Scalability and Performance of jBPM Workflow Engine in a JBoss Cluster

The goal of this article is to show how to achieve near-linear scalability of jBPM workflow engine by tuning its configuration and setting it up on a JBoss cluster with distributed TreeCache. Readers will be guided through all steps required to cluster jBPM efficiently – from cluster setup to fine-tuning jBPM configuration – and provided with performance test results as well as various tips and tricks allowing to achieve maximum performance.

Mission / scope

The goal of this article is to show how to achieve near-linear scalability of jBPM workflow engine by tuning its configuration and setting it up on a JBoss cluster with distributed TreeCache. Readers will be guided through all steps required to cluster jBPM efficiently – from cluster setup to fine-tuning jBPM configuration – and provided with performance test results as well as various tips and tricks allowing to achieve maximum performance.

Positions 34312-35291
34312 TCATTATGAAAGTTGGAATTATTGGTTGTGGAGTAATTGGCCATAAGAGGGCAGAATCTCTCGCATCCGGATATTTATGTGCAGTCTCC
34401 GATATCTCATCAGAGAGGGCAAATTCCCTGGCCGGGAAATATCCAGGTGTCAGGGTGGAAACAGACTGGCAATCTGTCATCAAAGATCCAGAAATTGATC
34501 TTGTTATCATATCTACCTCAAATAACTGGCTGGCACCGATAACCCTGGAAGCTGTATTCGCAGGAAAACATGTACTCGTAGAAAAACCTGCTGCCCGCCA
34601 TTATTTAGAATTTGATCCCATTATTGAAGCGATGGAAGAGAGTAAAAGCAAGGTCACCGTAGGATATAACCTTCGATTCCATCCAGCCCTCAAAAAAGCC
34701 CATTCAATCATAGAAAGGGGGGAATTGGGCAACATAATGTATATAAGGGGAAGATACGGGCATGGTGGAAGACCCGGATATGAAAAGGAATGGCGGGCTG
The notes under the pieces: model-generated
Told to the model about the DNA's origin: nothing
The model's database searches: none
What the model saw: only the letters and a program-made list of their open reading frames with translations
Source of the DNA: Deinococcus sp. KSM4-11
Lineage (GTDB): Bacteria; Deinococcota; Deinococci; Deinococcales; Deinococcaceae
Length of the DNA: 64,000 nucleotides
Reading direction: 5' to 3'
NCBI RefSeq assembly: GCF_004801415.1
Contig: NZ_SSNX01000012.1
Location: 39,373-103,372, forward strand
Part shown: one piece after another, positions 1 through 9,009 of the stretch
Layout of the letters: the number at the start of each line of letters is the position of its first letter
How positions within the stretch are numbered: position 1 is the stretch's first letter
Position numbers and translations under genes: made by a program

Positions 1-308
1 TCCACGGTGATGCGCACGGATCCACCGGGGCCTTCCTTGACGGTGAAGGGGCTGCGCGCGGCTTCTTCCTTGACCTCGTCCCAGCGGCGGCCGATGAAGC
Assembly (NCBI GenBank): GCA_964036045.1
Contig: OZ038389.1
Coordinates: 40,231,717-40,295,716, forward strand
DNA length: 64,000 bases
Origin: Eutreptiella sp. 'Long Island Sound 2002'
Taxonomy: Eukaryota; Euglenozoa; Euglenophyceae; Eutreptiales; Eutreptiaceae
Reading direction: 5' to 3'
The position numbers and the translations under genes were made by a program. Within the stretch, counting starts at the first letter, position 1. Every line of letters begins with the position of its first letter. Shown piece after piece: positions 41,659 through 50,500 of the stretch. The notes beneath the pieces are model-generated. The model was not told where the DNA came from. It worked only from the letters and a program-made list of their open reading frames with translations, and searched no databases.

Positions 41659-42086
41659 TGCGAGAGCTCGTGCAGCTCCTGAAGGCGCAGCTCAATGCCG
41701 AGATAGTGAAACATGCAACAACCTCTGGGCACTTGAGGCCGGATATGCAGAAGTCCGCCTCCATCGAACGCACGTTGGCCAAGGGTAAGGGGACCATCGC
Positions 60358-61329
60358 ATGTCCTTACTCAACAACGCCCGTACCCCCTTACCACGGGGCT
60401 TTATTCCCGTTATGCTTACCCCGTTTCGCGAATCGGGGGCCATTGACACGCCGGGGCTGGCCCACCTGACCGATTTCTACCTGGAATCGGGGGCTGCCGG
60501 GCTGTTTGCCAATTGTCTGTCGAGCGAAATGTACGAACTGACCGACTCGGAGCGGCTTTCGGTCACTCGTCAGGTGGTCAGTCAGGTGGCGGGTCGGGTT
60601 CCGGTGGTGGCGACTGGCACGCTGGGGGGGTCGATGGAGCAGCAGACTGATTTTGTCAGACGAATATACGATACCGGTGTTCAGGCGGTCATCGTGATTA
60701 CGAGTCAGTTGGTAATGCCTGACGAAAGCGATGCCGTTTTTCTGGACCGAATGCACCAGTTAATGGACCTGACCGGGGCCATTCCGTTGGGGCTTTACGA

jBPM is a powerful workflow engine – robust, extensible and fast. However, what are the possibilities if we need more performance than one server can offer? Clustering is the solution that immediately springs to mind. But is it quickly and easily feasible and, more importantly, does it yield expected results? This article takes you through the process of setting up a JBoss cluster together with a distributed TreeCache and tuning jBPM to deliver its full performance. You will also learn what scale of improvement you can expect over standard configuration.

Introduction to jBPM

jBPM is a workflow engine enabling its users to easily manage various kinds of business processes. It is based around a process definition, which can consist of activities. Similar or related activities can be grouped in scopes. Activities can be triggered either manually or scheduled for later execution. That's where JobExecutors come into play. They poll the database and check whether there are any jobs available for execution. Whenever a job is available and its execution time is due, JobExecutor puts a lock on it and executes any actions connected with the job. Such a timed execution is called automatic escalation and it is the main focus of this article.